PhD student Anne Sabol co-authored a paper on personality of wild mice (Peromyscus), published this month in Behavioral Ecology and Sociobiology along with her former colleagues from the University of Michigan (where she obtained her Master's degree). This work was a multiyear effort with two species (Peromyscus leucopus noveboracensis and Peromyscus maniculatus gracilis).
The study examined the existence of individual differences in four behaviors (presence of animal personality, as assessed by quantifying repeatabilities) and one measure of intrinsic state (body mass), the degree of association between these four behaviors (presence of behavioral syndromes), and the association of these behavioral traits with body mass that allowed researchers to estimate the within-individual component and the among-individual component.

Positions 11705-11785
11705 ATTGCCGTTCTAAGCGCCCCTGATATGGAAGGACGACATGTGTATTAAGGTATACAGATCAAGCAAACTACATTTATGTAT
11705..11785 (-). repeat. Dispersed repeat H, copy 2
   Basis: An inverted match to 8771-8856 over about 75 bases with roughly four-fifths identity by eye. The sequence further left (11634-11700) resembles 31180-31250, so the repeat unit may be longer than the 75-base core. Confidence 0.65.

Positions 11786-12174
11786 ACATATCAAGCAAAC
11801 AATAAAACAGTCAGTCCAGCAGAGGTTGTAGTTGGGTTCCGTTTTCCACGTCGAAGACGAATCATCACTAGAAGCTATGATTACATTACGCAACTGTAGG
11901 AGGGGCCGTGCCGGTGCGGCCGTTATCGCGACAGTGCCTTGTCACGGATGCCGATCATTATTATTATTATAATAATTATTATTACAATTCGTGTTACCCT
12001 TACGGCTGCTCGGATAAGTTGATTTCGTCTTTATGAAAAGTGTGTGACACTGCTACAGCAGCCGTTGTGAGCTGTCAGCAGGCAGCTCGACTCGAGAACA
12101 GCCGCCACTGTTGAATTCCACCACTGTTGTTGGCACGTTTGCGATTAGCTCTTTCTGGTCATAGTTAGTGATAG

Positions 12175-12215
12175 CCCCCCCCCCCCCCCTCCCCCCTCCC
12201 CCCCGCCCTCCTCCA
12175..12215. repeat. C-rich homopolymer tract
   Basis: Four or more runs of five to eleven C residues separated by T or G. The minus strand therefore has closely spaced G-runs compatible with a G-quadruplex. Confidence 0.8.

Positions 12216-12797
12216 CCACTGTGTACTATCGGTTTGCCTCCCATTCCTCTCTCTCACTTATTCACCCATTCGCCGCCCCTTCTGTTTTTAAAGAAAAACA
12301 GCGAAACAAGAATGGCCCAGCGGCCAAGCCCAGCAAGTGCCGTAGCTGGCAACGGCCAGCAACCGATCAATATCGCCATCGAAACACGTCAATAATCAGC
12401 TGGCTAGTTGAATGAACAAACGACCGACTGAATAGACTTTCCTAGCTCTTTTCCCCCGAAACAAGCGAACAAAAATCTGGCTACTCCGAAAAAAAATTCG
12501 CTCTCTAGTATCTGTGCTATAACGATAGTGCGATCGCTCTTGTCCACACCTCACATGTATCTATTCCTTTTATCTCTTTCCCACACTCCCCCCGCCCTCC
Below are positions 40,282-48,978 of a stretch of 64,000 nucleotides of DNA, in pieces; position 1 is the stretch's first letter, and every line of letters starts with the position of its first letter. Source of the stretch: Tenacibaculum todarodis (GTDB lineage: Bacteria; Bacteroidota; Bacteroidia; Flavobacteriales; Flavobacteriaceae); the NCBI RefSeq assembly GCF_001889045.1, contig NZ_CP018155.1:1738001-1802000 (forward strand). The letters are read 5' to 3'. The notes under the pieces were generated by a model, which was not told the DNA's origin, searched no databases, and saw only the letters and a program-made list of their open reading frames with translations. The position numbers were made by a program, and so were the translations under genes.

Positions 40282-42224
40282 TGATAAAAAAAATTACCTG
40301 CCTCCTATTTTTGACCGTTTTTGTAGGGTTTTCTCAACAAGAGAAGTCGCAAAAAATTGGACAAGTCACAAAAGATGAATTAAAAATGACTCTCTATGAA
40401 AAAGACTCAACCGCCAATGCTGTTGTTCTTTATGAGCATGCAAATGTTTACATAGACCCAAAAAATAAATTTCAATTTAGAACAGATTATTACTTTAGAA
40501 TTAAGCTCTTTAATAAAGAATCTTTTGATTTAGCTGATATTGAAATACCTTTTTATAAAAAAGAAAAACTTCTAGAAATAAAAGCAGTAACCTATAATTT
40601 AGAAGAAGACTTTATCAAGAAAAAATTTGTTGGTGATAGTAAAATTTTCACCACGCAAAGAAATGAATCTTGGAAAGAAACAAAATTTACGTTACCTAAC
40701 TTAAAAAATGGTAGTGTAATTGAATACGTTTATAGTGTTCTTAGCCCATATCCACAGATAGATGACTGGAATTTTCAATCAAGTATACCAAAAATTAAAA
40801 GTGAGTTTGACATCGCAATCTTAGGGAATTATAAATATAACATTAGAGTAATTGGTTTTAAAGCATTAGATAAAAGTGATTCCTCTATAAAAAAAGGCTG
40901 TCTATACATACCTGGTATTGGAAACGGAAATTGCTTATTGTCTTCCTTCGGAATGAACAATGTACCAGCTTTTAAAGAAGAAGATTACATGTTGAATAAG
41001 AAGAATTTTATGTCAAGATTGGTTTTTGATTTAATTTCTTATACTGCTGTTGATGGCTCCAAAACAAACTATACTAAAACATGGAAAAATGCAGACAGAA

The results show that the two species of wild mice exhibit personalities and that their personality traits are associated with one another, in that mice that were less docile were also more active, exploratory, and bold. The mice's personality traits were not linked with body mass, suggesting a lack of association between internal state and personality.
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